Moles come in many shapes, colours and textures, and may go largely ignored by an ordinary person. On the other hand, a brown spot that looks like a normal mole may indicate another kind of skin alteration.
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In addition to melanoma, conditions such as basal cell carcinoma, squamous cell carcinoma and, for older patients in particular, actinic keratosis, are fairly common. Early diagnosis guarantees a better result with lighter treatment. Such alterations do not usually even look like moles, but may resemble a blotchy rash.
Why moles should be examined by an expert?
There is no single screening instruction for having moles checked, you should have them checked when the need arises. However, there are certain factors that increase the risk of malign skin alterations and regular monitoring is therefore recommended.
The risk of melanoma is increased by factors such as the following:
- having plenty of moles
- previous case of melanoma
- genetic predisposition to melanoma (melanoma cases in the family)
- heavy sunburning of the skin
- exposure to high levels of UV radiation in childhood and youth
You should also have a mole checked if it changes in size, colour or shape. If such changes do occur, this does not automatically mean that something is wrong. However, you should still ask an expert to take a look.
Moles are checked visually and removed, if necessary, for laboratory examination
The skin doctor usually begins the mole inspection by asking for background information, because melanoma in a close relative, for example, may be an indication of genetic predisposition and justify continuous monitoring.
After this, the patient undresses and the doctor carries out a visual inspection of all moles on the body. Moles requiring closer inspection will be quickly found and examined with a dermatoscope, which is one of they key tools used by dermatologists.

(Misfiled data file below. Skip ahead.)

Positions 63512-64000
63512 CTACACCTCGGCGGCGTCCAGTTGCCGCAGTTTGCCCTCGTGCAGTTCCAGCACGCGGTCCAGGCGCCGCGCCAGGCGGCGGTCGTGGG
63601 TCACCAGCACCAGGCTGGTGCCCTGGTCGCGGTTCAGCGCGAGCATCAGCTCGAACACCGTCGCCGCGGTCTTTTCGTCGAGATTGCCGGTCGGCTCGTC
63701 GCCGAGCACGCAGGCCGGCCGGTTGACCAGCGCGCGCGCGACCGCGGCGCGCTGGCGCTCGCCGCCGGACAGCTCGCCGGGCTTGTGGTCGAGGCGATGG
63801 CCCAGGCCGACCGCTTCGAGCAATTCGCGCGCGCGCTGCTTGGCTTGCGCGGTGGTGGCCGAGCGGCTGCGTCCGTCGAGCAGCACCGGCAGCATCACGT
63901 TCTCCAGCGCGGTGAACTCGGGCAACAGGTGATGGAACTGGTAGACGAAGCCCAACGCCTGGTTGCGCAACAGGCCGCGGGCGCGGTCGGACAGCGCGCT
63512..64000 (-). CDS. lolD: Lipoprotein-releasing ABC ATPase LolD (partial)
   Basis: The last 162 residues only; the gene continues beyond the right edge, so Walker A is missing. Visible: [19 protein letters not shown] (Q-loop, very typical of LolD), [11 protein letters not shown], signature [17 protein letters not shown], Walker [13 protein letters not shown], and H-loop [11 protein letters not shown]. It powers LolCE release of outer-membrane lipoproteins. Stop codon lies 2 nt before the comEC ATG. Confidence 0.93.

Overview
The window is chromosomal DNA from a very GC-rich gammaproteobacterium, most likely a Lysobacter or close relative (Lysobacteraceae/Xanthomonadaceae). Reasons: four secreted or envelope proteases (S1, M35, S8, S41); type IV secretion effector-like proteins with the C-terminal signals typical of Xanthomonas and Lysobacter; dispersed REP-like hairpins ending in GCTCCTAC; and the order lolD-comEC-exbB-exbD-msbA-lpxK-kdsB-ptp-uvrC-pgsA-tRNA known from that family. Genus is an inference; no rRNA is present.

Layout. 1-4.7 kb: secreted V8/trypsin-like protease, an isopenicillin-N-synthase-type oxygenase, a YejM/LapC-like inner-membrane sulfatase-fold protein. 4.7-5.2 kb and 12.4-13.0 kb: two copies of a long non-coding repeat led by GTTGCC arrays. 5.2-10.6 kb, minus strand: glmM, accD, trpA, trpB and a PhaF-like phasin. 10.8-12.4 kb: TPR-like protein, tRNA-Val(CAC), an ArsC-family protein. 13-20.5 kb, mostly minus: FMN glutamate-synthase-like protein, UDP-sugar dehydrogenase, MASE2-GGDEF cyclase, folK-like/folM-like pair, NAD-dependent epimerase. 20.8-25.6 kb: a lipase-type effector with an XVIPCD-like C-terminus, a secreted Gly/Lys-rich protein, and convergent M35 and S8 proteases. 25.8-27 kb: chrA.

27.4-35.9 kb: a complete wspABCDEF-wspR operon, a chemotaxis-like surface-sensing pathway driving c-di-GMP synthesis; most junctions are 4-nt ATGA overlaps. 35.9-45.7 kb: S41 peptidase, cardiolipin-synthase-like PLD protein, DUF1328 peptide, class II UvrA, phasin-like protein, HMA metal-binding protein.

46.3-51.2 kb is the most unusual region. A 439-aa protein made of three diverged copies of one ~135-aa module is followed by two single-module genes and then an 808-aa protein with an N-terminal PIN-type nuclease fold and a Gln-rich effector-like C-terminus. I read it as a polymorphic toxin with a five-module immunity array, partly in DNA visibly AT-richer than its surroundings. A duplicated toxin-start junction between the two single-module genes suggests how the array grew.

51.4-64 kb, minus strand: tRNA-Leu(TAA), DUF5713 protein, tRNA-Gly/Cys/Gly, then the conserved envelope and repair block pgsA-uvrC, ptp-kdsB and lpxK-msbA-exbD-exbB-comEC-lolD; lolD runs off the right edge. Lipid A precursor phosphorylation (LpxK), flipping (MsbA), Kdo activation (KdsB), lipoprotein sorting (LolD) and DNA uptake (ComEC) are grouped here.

During this inspection, the doctor will decide on any further action required. A sample can be taken of a suspicious mole or other skin alteration for more detailed diagnostics, or the mole can be removed entirely during another appointment for examination by a pathologist. Certain doctors also remove moles during the first appointment. A mole that appears abnormal can also be photographed for monitoring purposes.
Any moles that are cosmetically disturbing or located in a place where they catch on the patient’s clothes may be removed at the dermatologist’s discretion, if the patient so wishes and even if there is no evidence of malignity.
Moles, mole removal and skin cancers are the Skin Hospital’s core expertise
Mole inspections and skin cancers are our core expertise, and we have many skin alteration experts at the Skin Hospital, who can answer any questions you may have. We also have specialists in demanding skin cancer operations, who are available without lengthy queueing.
Skin alterations may also be treatable without surgery
Photodynamic therapy (PDT) is a form of treatment using light and a photosensitising chemical substance, enabling the treatment of skin alterations without surgery. PDT can be used for treating the early stages of squamous cell carcinoma, and for the treatment of basal-cell carcinoma. A photosensitising substance is spread on the skin, so that the light only affects the bad cells.
If you suspect that you have skin alterations, contact our experts. They will advise you and give information about suitable treatment alternatives.
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Mole removal and its methods are agreed with a doctor during an appointment. Brown warts can be removed at almost any time with a curette. If you would like to have other types of moles removed, you can make an appointment for the procedure by calling our customer service on +358 (0)10 419 2000 For information on mole removal during the first appointment, go to Mole/blemish excision.